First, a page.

Current Anthropology, Vol. 11, No. 2 (Apr., 1970), pp. 165-167
    Published by: The University of Chicago Press on behalf of Wenner-Gren Foundation for Anthropological Research

    E: It's actually a discussion with replies between anthropologists.
    Last edited: Oct 18, 2009
  10. one_raven God is a Chinese Whisper Valued Senior Member

    I don't even know what JSTOR is, but I'm guessing it's an academic article repository of some sort. I likely don't have access.
  11. kira Valued Senior Member

    Nice post, Fraggle!

    Actually just last night I watched this movie, Jugend ohne Jugend (original title in English: Youth without Youth) from the DVD that I rent from city library. Some part of the movie is about the origin of human language. In the movie, one of the main character (a girl) is posessed and begins to speak in some ancient languages, started in Sankskrit, then an older language, ancient Egyptian, and then even older language, Babylonian, and finally some unknown language (it was unnamed, but sounds almost like a cat's sound). The movie is by Francis Ford Coppola. A very interesting movie, I have to say.

    Here is a plot about the movie. An excerpt of the link:

    This is the story of Dominic Matei around World War II. He is a smart student who becomes a professor and then a 70 year old man. The movie opens with Dominic waking up and going to his favorite bar/restaurant (Café Select) in his pajamas in the middle of winter. He is intercepted on the way to the cafe and reminded of Christmas Eve and his under dressed condition. He returns grumbling about going to someplace where no one knows him. He has apparently lived a solitary existence because he has been preoccupied by his "work" (to find the origin of human language and how it evolved).​
  12. Medicine*Woman Jesus: Mythstory--Not History! Valued Senior Member

    M*W: Come on, big boy, throw me that bone!
  13. one_raven God is a Chinese Whisper Valued Senior Member


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    I think it is worth a valid look...
    Man becoming man very well could have been his first grasp at self-determination via controlling his food source.

    Complex language, in many ways, separates man from the rest of the animal kingdom. People will talk of city building, farming, abstract thought, view of history, many different things that distinguish man from the rest of the animal kingdom, but none of these are possible without complex language – both for communicating, and even for conception of such ideas.

    Perhaps the first step of man’s becoming (certainly at the dawn of mankind) would have been an attempt to control the means of their survival. An early logical step would have been (as Fraggle discussed) would have been a step towards agrarian communes.

    Until man could ensure a fairly regular food source, could he get enough nutrients to thrive?
    Working together in communes would have built social skills. People would need to learn to cooperate, tolerate, plan and communicate.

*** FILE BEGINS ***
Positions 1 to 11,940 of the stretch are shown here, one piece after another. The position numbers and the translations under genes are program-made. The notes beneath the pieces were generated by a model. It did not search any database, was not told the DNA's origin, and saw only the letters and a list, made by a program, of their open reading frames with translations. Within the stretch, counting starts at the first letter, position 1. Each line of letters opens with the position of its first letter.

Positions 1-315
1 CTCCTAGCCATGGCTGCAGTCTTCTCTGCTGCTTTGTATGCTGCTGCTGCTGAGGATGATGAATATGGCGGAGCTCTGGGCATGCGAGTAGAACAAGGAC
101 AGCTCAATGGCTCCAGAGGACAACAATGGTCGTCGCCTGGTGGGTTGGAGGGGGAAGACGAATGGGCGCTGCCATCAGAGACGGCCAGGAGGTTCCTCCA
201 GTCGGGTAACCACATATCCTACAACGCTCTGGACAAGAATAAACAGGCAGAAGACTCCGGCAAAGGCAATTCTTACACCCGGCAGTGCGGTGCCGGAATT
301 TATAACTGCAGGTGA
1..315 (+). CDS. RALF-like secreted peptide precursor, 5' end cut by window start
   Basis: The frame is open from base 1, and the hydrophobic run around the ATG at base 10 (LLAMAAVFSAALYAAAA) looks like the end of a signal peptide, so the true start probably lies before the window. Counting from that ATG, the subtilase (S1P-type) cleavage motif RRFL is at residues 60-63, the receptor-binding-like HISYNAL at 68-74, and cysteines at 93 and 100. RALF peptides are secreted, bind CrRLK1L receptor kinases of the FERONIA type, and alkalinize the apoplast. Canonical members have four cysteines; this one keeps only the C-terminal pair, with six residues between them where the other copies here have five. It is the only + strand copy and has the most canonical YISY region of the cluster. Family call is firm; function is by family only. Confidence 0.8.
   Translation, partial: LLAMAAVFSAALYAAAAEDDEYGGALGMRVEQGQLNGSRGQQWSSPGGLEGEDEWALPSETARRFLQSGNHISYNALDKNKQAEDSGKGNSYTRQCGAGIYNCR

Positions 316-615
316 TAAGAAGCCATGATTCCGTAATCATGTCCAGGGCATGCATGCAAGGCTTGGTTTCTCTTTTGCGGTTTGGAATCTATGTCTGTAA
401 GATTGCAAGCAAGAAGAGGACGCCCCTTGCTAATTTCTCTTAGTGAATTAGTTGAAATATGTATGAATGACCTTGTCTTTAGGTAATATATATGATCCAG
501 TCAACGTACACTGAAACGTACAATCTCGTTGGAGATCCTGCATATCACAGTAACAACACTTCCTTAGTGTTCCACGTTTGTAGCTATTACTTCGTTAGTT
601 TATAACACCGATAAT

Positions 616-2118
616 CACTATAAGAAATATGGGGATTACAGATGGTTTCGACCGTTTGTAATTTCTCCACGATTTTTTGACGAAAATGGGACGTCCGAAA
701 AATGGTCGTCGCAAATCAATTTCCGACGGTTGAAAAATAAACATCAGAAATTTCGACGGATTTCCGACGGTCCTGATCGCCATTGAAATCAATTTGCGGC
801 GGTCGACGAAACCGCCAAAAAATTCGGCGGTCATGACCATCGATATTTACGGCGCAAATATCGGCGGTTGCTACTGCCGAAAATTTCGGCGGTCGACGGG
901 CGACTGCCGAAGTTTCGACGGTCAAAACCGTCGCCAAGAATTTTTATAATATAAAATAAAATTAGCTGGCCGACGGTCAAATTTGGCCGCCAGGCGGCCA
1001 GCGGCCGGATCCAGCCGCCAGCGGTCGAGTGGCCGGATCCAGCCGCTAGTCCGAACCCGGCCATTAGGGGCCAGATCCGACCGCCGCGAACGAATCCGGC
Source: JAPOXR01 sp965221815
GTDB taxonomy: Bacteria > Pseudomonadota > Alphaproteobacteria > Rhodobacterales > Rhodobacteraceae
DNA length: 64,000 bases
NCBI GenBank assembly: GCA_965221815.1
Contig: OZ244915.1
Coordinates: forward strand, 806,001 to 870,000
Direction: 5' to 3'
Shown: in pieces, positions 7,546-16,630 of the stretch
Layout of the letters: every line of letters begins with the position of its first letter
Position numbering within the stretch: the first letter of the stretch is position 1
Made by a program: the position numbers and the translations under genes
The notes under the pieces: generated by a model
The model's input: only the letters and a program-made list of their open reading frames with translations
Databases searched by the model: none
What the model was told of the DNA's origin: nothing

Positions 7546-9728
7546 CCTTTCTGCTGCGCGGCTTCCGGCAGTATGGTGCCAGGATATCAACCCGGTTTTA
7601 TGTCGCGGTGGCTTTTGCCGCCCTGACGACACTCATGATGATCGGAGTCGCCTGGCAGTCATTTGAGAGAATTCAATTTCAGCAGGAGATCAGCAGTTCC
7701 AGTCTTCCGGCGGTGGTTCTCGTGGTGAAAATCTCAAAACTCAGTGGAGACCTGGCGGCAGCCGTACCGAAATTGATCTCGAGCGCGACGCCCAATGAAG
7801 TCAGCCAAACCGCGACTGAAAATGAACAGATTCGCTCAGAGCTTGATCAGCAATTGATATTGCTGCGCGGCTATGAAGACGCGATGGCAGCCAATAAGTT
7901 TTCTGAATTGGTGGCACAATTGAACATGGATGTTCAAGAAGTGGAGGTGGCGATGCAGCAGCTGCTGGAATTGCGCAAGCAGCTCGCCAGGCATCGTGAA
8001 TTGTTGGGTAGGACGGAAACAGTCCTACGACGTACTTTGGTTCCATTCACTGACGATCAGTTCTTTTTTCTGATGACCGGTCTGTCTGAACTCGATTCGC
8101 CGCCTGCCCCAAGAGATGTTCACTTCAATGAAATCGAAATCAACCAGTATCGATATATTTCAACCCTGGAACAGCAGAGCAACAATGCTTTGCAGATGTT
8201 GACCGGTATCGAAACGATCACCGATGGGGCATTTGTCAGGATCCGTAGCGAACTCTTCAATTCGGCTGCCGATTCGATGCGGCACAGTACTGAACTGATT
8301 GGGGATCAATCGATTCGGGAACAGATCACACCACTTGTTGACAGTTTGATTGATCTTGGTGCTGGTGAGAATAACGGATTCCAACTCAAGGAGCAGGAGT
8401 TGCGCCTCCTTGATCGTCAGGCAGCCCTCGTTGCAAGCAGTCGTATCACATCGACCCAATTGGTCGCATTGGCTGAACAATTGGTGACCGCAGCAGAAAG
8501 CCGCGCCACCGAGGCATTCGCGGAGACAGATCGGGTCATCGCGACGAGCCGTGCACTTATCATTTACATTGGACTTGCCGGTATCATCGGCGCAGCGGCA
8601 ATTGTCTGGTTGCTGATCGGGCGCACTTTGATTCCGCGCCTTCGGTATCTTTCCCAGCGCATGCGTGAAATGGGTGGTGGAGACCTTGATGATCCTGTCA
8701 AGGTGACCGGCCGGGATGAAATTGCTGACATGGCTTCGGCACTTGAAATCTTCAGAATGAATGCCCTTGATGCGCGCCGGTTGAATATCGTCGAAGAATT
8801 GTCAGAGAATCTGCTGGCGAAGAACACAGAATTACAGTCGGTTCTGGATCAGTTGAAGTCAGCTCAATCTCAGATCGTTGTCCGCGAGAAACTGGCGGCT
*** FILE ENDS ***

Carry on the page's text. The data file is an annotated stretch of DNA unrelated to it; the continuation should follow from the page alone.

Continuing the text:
What’s the most important thing to communicate in an agrarian commune?

    How does early man know when to plant, harvest, turn, etc? Positions of the stars.
    Tracking the stars could very well been man’s first real attempt at planning for the future – his first attempt at abstract thought.
    Of course if he was tracking the stars as a means to keep a rudimentary calendar and there was no written language, he would have created stories about what he saw in the sky as mnemonic devices – he needed a way to pass the knowledge to others and pass it down to future generations. If he was planning for the next year, he would think to plan for the next generation.

    This is where the question I asked comes in…
    Did man develop the capacity for abstract thought as a result of attempting to control his food source, or did man’s capacity for abstract thought allow him to consider the option of controlling his food source?
  14. one_raven God is a Chinese Whisper Valued Senior Member

    Then again, did man's exodus out of Africa require forethought and planning - or were they simply migrating along the riparian zone in search for more food?
  15. Medicine*Woman Jesus: Mythstory--Not History! Valued Senior Member

    M*W: You bring up some good points. I tend to think that the migration out of Africa was a natural pursuit of food along/within the Delta. The author of Genesis would have them fleeing an evil pharaoh (could it have been Akhenaten, maybe???). The "40 years" in the desert simply meant they were nomads who wandered their entire lifetime and nothing more. That's what nomads do. I don't think it was a pre-meditated or calculated movement.

    BTW, there still hasn't been found any chariots of gold at the bottom of the Red Sea.

    Thanks for your input.
  16. one_raven God is a Chinese Whisper Valued Senior Member

  17. John Connellan Valued Senior Member

    How is this still in Religion forum?

    *tip to moderator

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  18. Fraggle Rocker Staff Member

    One hypothesis is that language evolved out of hunting calls. Some of the African languages still retain clicks and other phonemes that are characteristic of hunters' signals. In this scenario, the first "sentences" were of the nature, "I'm over here, hiding behind the tree, but don't tell the antelope."